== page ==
The Practice Of Segregated Seating At Woolworth 's Lunch Counters Gained National Headlines After The Greensboro

949 Words Jul 2nd, 2016 4 Pages
The practice of segregated seating at Woolworth’s lunch counters gained national headlines after the Greensboro, NC sit-ins of 1960. Woolworth’s declared it would continue to abide by its official policy of following its’s local custom (i.e. segregated seating in the South). Even as they reported progress from time to time in the number of integrated stores in the Woolworth’s chain, they did not abandon the local customs policy.
On May 28, 1963, civil rights activists staged a sit-in at the Jackson, Mississippi Woolworth’s lunch counter to protest its segregated seating. John Salter, a white social science professor at Tougaloo College, sat with his black students Anne Moody, Pearlena Lewis, and Memphis Norman at the whites-only counter in Woolworth 's store lunch counter. Nobody would serve them. Some people wanted no trouble and left the table, leaving them alone. After the students had sat for a while, the crowd began to taunt them. Soon the space filled with an anxious crowd, whipping themselves up. A mob was forming. The mob attacked the protestors; punched, spat, and screamed obscenities. Some even poured hot coffee, syrup, salt, pepper, and mustard over the protestors until the police, who were standing idle outside, moved in.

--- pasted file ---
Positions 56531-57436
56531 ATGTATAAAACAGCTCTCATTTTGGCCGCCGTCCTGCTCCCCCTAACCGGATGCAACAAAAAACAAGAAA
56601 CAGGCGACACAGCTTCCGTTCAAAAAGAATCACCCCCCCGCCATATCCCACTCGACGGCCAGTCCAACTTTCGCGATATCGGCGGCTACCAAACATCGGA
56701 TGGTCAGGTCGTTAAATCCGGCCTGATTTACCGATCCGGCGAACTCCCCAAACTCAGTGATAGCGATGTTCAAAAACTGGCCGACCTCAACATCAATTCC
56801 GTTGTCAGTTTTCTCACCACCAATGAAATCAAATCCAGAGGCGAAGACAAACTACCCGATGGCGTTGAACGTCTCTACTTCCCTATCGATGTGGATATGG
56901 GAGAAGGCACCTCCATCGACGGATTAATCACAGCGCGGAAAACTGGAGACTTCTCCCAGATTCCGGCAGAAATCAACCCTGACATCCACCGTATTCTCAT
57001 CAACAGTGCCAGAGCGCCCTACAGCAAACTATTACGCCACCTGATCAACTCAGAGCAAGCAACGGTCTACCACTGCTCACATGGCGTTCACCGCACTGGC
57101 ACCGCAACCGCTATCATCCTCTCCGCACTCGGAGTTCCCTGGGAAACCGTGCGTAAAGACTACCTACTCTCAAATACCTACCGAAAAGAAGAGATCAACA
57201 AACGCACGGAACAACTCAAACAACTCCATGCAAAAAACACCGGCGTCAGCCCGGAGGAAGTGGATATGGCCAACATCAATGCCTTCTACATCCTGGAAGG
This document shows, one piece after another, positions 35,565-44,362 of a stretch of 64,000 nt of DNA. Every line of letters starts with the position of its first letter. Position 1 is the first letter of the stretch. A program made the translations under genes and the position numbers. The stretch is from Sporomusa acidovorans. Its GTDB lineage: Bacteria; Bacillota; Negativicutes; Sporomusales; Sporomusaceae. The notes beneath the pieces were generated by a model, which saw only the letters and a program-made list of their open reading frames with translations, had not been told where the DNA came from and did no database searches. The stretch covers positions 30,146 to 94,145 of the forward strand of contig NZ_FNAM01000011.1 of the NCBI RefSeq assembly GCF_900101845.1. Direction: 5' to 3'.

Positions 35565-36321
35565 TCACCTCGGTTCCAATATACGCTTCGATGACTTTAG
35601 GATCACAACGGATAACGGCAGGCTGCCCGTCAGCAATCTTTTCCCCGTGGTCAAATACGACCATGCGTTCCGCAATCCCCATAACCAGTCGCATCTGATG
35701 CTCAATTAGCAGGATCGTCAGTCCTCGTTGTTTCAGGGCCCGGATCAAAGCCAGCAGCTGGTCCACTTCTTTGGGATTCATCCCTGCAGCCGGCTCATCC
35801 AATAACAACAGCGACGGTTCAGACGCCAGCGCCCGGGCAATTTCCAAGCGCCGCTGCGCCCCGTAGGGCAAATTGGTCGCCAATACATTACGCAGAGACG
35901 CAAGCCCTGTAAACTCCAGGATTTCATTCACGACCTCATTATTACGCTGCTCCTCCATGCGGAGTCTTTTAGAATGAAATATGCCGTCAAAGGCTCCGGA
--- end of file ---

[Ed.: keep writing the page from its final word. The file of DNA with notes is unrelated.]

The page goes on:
Years later, Anne Moody went on to write in her autobiography, Coming of Age in Mississippi that when they got outside, police officers formed a single line that blocked the mob from them. However, they were allowed to throw objects at them.…

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